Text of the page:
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Why Am I Always Tired?

Taking an honest look at things that might be responsible for your fatigue is often the first step toward relief. Fatigue may be related to:

  • Hormone imbalances
  • Excess physical activity
  • Lack of physical activity
  • Medications, such as antihistamines, cough medications
  • Depression, anxiety, or other mental health concerns 
  • Adrenal fatigue 
  • Not enough sleep
  • Unhealthy eating habits
  • Alcohol or drug use

Unrelenting exhaustion may be a sign of a condition or an effect of the drugs or therapies used to treat it. If you experience unexplained and constant exhaustion, it is best to make an appointment with a doctor.

What is the difference between feeling tired and chronic fatigue?

Being tired is natural. It is normal to be tired after a busy day at work or exercising. Fatigue is more intense than just being tired. Signs of fatigue are tiredness no matter how much you rest. The majority of people need seven to nine hours of sleep a night.

If you have persistent, crippling fatigue that lasts 6 months or longer, you may have chronic fatigue syndrome.

Those with chronic fatigue syndrome may experience symptoms like:

  • Muscle aches
  • Difficulty sleeping
  • Flu-like symptoms including joint pain and swollen lymph nodes
  • Attention and memory problems

While there is no cure for chronic fatigue syndrome, it can be managed with cognitive behavioral therapy and medication like sleep aids.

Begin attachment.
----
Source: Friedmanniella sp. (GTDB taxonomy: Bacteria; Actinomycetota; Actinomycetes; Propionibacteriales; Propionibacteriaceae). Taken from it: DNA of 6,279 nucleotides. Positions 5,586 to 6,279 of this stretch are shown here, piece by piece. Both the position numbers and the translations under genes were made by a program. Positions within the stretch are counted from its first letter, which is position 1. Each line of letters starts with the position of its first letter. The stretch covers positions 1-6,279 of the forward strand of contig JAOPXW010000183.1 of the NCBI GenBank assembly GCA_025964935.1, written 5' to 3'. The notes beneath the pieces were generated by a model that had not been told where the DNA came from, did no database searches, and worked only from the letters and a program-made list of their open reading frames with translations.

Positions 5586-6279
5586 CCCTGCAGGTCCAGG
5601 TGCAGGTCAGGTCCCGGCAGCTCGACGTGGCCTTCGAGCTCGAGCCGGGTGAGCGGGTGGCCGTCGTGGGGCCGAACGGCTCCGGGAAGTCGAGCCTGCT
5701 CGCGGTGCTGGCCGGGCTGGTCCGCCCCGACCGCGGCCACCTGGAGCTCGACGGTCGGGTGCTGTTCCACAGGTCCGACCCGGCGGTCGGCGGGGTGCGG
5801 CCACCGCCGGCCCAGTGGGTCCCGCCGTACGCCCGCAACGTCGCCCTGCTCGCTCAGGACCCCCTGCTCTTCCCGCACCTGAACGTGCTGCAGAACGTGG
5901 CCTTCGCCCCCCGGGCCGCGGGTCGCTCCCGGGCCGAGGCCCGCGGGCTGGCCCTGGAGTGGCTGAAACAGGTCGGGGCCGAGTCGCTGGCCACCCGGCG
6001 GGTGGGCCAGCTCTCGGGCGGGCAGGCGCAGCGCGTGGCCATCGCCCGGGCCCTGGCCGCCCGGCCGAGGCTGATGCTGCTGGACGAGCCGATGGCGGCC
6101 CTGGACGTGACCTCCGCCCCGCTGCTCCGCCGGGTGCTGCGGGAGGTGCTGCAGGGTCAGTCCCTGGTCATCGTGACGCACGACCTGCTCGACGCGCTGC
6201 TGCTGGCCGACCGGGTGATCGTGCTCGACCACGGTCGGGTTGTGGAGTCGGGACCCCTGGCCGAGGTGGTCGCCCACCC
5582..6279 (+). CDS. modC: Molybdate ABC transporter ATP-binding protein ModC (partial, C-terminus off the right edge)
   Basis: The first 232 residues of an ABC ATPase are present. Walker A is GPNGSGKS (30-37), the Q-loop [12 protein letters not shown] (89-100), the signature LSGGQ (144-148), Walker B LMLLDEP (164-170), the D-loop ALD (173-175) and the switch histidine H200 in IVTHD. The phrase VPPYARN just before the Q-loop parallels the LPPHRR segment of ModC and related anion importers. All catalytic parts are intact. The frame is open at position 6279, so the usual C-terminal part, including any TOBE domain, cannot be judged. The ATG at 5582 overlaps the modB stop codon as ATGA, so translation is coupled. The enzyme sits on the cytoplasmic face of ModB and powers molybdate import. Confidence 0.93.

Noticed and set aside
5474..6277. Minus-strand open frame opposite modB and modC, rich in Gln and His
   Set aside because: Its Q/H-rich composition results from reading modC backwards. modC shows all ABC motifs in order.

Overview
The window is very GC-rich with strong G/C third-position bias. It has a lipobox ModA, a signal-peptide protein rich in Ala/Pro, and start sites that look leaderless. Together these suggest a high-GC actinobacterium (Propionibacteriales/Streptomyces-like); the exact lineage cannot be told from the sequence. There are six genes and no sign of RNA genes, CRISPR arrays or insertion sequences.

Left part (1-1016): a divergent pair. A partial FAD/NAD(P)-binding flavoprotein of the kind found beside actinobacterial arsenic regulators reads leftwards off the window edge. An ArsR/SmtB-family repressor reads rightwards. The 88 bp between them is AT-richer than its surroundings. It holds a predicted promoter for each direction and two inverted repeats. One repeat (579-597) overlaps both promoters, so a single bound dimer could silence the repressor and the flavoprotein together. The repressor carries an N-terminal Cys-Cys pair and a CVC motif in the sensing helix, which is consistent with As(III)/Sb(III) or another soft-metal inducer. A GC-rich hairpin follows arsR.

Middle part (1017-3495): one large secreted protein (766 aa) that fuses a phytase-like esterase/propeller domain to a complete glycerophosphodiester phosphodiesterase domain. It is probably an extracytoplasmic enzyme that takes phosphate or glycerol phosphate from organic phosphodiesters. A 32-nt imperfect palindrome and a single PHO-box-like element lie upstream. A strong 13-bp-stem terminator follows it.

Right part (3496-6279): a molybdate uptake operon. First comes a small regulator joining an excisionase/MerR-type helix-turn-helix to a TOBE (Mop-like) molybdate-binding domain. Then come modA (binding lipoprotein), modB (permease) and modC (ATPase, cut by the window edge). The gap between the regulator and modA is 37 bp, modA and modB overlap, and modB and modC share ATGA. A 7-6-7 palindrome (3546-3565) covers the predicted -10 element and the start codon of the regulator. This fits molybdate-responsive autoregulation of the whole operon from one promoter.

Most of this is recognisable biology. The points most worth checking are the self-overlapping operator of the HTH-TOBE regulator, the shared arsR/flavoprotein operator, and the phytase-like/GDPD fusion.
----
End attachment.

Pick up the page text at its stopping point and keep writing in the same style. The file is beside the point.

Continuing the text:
Itchiness is not usually a complaint with a cold, but it is the hallmark of an allergy problem. Coughing, wheezing, difficulty breathing, and other respiratory symptoms. Recurrent red, itchy, dry, sometime scaly rashes in the creases of the skin, wrists, and ankles also may indicate an allergy.

Other things that can cause fatigue:
  • Hormone imbalances
  • Anemia (iron deficiency)
  • Sleep apnea (disorder where your breathing is interrupted during sleep)
  • Pregnancy (especially in the first trimester, progesterone is produced which can cause you to feel tired)
  • Diabetes
  • Depression
  • Adrenal insufficiency
  • Underactive thyroid (hypothyroidism)
  • Chronic kidney disease
  • Bacterial or viral infection (if your body is fighting an infection or straining your immune system)
  • Nutritional deficiencies (a deficiency in vitamin B12 or vitamin D, specifically)
Do I have jet lag?

Jet lag, also called jet lag disorder, is a temporary sleep problem that can affect anyone who quickly travels across multiple time zones. Your body has its own internal clock (circadian rhythms) that signals your body when to say awake and when to sleep. Jet lag occurs because your body’s clock is still synced to your original time zone, instead of to the time zone where you’ve traveled. The more time zones crossed, the more likely you are to experience jet lag.

Find a doctor to discuss why you are always tired

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